Of course, the main reason we have a backlog is because we invoke multiple Java Virtual Machines. So then, poor responsiveness is due to poor environment or design considerations, or something like that.

        Now, the operations guys tell us that if perl was the runtime chosen, there would have been no backlog. But apparently, Perl isn't Buzzword Compliant :(
      There was a study done several years back that determined that, if a given program took more than X seconds to respond to user input, it was considered "slow" regardless what was happening behind the scenes or how fast the program actually was. Because of this perception, calculation intensive programs like spreadsheets are so that the information that is currently displayed is recalc'd immediately. The rest of the spreadsheet (the part that is not currently displayed) is recalc'd as a background task. Similar gymnastics are done with indexing on interactive database programs, repagination in word processor, etc.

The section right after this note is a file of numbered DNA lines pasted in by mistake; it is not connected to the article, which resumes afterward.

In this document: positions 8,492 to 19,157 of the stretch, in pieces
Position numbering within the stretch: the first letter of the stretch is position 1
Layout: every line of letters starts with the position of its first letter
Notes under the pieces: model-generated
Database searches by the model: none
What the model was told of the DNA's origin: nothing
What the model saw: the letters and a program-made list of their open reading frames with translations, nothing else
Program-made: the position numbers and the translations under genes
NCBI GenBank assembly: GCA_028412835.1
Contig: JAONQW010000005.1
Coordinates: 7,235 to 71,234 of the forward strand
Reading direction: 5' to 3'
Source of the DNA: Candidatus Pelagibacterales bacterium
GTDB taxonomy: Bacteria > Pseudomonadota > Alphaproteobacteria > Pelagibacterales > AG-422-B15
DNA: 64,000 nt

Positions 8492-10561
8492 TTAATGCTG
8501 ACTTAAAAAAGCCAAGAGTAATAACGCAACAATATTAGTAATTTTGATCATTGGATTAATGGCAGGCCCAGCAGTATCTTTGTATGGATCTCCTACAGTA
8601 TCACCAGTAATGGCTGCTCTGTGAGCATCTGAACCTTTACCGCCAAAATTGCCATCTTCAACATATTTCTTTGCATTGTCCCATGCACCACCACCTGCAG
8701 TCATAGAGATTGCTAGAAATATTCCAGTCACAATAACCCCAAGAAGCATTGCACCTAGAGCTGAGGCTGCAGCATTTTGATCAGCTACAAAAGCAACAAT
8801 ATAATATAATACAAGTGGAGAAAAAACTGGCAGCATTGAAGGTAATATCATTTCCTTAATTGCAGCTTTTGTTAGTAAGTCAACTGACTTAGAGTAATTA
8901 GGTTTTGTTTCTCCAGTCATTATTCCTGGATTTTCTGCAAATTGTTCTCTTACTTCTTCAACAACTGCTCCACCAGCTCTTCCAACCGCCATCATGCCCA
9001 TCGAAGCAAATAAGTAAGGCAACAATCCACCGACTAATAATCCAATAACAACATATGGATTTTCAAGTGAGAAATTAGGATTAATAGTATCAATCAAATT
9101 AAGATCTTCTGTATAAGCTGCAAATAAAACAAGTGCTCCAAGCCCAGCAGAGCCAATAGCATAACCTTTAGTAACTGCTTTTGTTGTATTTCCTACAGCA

So, the program appears to be faster - and more responsive - than it actually is.

      Just some food for thought.

      Jack

Re: Performance, Abstraction and HOP
by Ovid (Cardinal) on Aug 31, 2005 at 21:46 UTC

    I think you'll agree with what I'm about to say, but I think it's an important point to reiterate.

    You wrote: ...performance is important, and it is always one of the most important measurement of the quality of your application.